Difference between a brogue and a burr?
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Don't know if I'm posting this question in the right group but I figure that if anyone would know the answers it's the linguists' group :)
Can anyone tell me what the difference is between a "brogue" and "burr"? And why are there two different pronunciations for "celtic"--ie like "keltic" and then as a soft "c"?
Celtic is from French, from Latin, from Greek. In Greek, and originally in Latin, the c (and in Greek spelled with a kappa) was pronounced as a hard c. "Celt" is not a workd as far as I know derived from a Celtic language word, so the soft c is based on the English preference to pronounce it softly. This is from the Romance language development of chaging the sound of c before e or i into an s sound (French or Spanish) or ch (Italian) something else. English respects the Italian in the word concerto, where the the Italian pronunication of the 2nd c (ch sound) is the normal one. But note the pronunication of the word, concert. For concerto, my mother always pronounced the 2nd c in concerto with an sh sound -- I don't think she's the only one, but it is not a dictionary pronunciation.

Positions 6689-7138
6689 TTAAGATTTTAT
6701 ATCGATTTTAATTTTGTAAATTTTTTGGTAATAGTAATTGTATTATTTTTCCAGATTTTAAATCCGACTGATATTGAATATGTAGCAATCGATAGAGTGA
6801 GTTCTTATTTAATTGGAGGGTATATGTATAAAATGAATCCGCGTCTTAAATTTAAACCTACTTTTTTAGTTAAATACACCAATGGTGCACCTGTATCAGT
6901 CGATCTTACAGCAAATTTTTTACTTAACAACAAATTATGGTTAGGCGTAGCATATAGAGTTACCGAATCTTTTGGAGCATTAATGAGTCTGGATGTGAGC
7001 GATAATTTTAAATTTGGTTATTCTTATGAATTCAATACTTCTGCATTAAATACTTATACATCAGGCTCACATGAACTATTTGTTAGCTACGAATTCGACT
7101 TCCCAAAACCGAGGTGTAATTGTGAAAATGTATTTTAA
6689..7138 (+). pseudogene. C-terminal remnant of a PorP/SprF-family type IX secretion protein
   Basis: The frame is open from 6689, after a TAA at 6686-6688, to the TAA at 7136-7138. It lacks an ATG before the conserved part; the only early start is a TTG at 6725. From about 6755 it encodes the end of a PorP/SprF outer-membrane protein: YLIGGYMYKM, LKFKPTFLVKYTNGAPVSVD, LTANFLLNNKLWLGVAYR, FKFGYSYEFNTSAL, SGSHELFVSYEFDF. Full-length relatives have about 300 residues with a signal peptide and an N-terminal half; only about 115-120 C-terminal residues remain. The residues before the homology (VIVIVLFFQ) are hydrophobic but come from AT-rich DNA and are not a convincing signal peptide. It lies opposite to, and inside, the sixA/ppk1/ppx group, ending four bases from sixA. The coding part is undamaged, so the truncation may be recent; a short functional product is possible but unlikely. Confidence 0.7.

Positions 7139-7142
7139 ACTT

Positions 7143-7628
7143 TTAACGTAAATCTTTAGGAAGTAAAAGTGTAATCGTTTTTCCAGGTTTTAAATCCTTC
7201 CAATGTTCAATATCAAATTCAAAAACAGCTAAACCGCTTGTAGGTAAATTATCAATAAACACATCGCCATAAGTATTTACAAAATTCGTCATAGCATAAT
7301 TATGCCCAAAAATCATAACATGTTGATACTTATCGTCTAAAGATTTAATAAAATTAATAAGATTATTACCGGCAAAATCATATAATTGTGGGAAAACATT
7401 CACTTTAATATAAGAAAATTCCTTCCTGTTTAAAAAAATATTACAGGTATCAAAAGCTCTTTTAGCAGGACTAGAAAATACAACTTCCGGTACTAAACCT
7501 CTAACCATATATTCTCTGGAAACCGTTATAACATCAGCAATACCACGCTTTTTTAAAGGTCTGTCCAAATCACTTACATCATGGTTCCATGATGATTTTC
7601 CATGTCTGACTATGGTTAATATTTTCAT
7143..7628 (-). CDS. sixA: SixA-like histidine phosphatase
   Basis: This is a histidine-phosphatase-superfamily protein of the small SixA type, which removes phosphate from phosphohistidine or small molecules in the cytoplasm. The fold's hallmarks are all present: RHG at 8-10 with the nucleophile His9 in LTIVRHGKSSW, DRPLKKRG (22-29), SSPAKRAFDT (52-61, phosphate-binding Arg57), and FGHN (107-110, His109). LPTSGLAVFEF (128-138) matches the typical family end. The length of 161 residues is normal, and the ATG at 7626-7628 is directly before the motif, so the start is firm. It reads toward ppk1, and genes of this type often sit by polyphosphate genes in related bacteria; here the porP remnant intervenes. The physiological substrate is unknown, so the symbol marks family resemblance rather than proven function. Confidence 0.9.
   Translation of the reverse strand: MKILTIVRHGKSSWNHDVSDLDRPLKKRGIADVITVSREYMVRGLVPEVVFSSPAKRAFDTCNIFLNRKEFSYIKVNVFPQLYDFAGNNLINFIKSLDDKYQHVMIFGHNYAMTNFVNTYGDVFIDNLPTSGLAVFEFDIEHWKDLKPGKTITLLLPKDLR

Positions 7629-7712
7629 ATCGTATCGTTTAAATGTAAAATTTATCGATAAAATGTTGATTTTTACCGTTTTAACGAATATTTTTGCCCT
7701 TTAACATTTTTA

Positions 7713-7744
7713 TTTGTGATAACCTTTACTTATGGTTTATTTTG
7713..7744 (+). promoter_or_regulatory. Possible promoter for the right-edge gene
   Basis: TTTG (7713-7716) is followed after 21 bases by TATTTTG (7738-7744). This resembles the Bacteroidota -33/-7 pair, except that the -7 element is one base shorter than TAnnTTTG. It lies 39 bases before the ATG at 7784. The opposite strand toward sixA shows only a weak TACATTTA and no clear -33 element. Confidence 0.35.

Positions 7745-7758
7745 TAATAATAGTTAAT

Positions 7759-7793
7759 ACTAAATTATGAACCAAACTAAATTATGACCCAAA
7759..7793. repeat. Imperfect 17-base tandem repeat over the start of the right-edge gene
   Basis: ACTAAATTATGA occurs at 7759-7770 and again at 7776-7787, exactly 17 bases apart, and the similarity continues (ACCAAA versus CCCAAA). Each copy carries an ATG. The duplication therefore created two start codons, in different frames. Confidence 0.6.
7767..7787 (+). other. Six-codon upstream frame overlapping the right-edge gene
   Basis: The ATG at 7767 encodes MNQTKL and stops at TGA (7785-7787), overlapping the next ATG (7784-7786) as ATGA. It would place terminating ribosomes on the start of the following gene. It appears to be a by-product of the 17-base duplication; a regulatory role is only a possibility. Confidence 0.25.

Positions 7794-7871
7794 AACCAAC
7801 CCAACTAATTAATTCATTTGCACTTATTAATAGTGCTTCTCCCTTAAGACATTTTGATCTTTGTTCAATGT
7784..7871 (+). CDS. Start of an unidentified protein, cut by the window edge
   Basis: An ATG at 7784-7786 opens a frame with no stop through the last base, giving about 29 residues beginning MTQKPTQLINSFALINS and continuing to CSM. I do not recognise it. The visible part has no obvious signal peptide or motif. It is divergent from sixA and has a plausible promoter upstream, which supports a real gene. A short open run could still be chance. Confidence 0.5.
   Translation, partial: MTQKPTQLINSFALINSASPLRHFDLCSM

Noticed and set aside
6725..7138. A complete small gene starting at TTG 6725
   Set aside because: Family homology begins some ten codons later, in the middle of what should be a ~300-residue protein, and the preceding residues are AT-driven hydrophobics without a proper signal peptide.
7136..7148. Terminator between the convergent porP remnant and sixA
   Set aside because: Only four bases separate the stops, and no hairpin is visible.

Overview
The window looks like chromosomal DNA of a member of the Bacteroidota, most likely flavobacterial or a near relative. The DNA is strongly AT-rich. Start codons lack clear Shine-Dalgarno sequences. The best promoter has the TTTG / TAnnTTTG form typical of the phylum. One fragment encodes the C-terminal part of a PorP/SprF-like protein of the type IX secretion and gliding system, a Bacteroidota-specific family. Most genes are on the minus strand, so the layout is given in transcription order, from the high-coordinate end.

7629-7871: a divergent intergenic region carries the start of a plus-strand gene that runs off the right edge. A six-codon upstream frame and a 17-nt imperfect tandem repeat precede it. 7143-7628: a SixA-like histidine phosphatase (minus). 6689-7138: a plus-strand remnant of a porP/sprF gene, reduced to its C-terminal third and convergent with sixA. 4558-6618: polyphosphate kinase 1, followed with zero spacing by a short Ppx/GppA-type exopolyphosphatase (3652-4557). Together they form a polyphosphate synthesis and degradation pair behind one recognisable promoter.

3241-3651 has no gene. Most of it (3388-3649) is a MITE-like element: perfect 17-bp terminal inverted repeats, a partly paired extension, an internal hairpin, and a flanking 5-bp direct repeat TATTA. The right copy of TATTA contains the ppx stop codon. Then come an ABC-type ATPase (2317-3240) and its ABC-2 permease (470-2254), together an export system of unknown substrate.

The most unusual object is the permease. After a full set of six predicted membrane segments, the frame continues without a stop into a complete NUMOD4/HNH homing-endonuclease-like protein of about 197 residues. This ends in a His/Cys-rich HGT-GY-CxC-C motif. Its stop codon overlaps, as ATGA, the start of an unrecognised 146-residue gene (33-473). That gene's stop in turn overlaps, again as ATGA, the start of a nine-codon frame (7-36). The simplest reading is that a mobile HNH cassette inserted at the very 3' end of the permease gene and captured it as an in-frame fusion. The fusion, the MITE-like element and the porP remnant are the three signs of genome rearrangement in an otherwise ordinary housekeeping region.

Thank you for the explanation. So would someone say "his brogue is thick" or "his burr is thick"--as in difficult to understand like a heavy accent?
Celtic then can be pronounced with both the soft "c" and the "k" sound right?
The hard or soft C in Celtic is sometmes contextual. The Boston baskletball team is always pronounced with a soft C. When Linguists say "Celtic languages" they always use the hard C. Pehaps the hard C is more academic.
The poet Robert Burns wrote in 'dialect' and to read it outloud you do have to use a burr.
And this hasn't arisen but please please please 'Gaelic' refers to the Scottish form of the language that in its form here is called 'Irish'. On the net I've seen Americans insist that the Irish speak Gaelic & no number of corrections from Irish people, who were required to take *Irish* in school, would convince them otherwise.
Many years ago I had a book that said the proper pronunciation of "Cerridwen" was "Serridwen." Before I gave the book away, I put a sticky note on that page saying, "No it isn't!"